The LRMS screening procedure identified alfuzosin, an alpha-blocker used for functional symptoms of benign prostatic hyperplasia. As the presence of alfuzosin was hardly compatible in the case of a woman and was also not known as a compound employed in DFSA cases, the expert asked for a confirmation using HRMS. The analysis of the whole blood revealed a compound with a mass of 390.21291 m/z, which was favourably compared with the expected mass of alfuzosin (390.2136 m/z Δm < 2 ppm). In addition, fragments were also very close to those expected (235.11833 m/z vs. 235.11900 m/z and 156.10114 m/z vs. 156.10190 m/z). For the detected precursor ion and the fragment, Δm was < 5 ppm, which confirmed the presence of alfuzosin (Figure 4).

Is There a Place for HRMS in Clinical or Forensic Toxicology?

These two real cases, observed in the routine activity of a forensic toxicology unit, illustrate the obvious added-value of using both LRMS and HRMS approaches in a laboratory. LRMS targeted or untargeted screening procedures ensure sensitivity, but these two cases highlighted situations where their specificity could be insufficient. In the first case, isobaric compounds with very similar precursor ions and fragments—which should have led to a false positive result without a secondary analysis by HRMS—were analyzed. In the second case, the detected compound was not consistent with the context and the expert refused to consider the molecule before confirmation by HRMS.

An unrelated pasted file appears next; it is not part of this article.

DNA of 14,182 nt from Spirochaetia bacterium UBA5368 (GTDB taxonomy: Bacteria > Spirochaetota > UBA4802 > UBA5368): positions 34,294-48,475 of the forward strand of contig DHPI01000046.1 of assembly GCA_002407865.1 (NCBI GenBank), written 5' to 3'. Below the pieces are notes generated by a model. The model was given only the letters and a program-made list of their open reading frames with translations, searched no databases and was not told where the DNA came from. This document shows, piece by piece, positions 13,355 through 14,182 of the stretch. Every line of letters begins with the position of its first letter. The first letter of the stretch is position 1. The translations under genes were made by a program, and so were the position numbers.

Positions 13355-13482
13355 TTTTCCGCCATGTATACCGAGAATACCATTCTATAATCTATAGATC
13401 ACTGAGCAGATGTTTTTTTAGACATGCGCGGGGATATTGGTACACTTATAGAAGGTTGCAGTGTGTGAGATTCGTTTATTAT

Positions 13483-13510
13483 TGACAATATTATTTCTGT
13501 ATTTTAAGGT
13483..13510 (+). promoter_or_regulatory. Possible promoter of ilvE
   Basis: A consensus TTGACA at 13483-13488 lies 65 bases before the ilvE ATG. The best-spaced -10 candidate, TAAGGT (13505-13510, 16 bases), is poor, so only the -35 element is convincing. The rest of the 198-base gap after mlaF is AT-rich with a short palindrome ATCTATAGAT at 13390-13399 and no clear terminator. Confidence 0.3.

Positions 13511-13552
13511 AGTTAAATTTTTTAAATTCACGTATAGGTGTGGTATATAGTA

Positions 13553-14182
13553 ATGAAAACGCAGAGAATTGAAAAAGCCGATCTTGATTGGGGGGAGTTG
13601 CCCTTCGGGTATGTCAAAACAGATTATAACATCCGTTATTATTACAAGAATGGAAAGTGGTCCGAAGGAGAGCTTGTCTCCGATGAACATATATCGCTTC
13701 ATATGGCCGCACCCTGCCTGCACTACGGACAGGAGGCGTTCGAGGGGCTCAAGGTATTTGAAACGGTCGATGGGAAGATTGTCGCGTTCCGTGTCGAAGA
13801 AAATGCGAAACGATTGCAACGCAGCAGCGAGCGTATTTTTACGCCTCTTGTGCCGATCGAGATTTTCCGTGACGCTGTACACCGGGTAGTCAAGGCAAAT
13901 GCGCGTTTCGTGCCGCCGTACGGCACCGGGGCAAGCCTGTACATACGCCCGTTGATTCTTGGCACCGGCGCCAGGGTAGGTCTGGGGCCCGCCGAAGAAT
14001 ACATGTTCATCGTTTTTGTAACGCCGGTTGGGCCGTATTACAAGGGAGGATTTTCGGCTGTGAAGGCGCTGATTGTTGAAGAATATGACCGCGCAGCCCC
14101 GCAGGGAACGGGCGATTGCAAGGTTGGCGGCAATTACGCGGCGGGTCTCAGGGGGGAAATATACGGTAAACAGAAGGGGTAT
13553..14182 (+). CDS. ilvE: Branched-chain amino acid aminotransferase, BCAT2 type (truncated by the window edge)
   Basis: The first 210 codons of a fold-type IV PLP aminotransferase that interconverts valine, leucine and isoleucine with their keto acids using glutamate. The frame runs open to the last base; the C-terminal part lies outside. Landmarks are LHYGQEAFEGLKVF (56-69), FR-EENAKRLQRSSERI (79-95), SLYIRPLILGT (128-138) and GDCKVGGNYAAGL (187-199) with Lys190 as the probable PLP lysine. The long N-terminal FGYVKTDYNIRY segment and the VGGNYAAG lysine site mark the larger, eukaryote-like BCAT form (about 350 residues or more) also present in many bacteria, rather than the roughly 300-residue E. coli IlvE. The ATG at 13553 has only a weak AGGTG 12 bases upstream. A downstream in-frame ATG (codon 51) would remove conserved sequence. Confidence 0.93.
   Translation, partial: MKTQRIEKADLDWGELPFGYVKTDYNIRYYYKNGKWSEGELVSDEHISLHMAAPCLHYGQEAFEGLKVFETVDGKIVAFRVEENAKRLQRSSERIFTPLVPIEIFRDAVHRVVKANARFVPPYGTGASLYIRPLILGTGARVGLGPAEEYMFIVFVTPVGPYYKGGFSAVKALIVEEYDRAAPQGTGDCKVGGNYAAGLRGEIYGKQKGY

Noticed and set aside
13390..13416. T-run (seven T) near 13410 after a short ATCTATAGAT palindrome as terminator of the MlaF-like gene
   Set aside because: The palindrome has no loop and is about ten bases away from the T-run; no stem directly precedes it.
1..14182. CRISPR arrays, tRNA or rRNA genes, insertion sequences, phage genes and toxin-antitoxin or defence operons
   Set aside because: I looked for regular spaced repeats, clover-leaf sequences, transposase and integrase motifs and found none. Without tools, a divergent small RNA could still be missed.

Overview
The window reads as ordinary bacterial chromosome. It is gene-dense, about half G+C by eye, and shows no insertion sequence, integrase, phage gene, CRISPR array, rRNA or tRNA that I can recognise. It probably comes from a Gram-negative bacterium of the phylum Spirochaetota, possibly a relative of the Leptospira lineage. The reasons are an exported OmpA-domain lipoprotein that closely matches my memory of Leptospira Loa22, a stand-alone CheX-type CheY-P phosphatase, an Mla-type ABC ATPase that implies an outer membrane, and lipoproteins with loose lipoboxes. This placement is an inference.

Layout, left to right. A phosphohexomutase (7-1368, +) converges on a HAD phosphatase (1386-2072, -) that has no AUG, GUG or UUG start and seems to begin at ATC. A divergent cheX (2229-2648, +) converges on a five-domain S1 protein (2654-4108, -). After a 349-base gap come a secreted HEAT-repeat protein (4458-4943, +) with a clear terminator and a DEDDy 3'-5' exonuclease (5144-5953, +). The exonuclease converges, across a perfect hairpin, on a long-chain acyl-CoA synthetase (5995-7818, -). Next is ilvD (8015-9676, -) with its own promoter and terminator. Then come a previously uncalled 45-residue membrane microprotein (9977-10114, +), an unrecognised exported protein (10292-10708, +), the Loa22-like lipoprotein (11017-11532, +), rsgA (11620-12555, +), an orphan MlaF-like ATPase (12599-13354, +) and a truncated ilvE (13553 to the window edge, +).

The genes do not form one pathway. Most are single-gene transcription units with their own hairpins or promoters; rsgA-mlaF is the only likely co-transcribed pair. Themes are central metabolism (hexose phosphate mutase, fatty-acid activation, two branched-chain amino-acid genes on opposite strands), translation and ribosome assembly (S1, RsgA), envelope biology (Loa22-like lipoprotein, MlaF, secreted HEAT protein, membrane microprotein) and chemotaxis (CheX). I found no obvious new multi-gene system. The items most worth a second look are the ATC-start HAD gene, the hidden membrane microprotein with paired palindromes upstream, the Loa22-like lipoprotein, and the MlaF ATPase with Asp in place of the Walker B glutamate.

Depending on the laboratory, we believe that HRMS can be used either in combination with LRMS, or as a kind of all-in-one solution, taking into account the recent improvement in the sensitivity and dynamic ranges (4,5).


(1) Ojanperä, I.; Kolmonen, M.; Pelander, A. Current use of high-resolution mass spectrometry in drug screening relevant to clinical and forensic toxicology and doping control. Anal. Bioanal. Chem. 2012, 403 (5), 1203–1220. DOI: 10.1007/s00216-012-5726-z

(2) Kaufmann, A. The current role of high-resolution mass spectrometry in food analysis. Anal. Bioanal. Chem. 2012, 403 (5), 1233– 1249. DOI: 10.1007/s00216-011-5629-4

(3) Dulaurent, S.; El Balkhi, S.; Poncelet, L. et al. QuEChERS sample preparation prior to LC-MS/MS determination of opiates, amphetamines, and cocaine metabolites in whole blood. Anal. Bioanal. Chem. 2016, 408 (5), 1467–1474. DOI: 10.1007/s00216-015-9248-3

(4) Grund, B.; Marvin, L.; Rochat, B. Quantitative performance of a quadrupole-Orbitrap-MS in targeted LC–MS determinations of small molecules. J. Pharm. Biomed. Anal. 2016, 124, 48–56. DOI: 10.1016/j.jpba.2016.02.025

(5) Fedorova, G.; Randak, T.; Lindberg, R.H.; Grabic, R. Comparison of the quantitative performance of a Q-Exactive high-resolution mass spectrometer with that of a triple quadrupole tandem mass spectrometer for the analysis of illicit drugs in wastewater. Rapid Comm. Mass Sp. 2013, 27 (15), 1751–1762. DOI: 10.1002/rcm.6628

Elies Zarrouk started a Ph.D. thesis in analytical chemistry in April 2021. The main objective of his work is to develop analytical tools based on a LC–HRMS approach for applications in forensic, clinical, and occupational toxicology. This thesis is supervised by Souleiman El Balkhi (head of the unit of occupational and environmental toxicology, Limoges University Hospital, France) and Franck Saint‑Marcoux (head of the unit of forensic toxicology, Limoges University Hospital). Email: elies.zarrouk@unilim.fr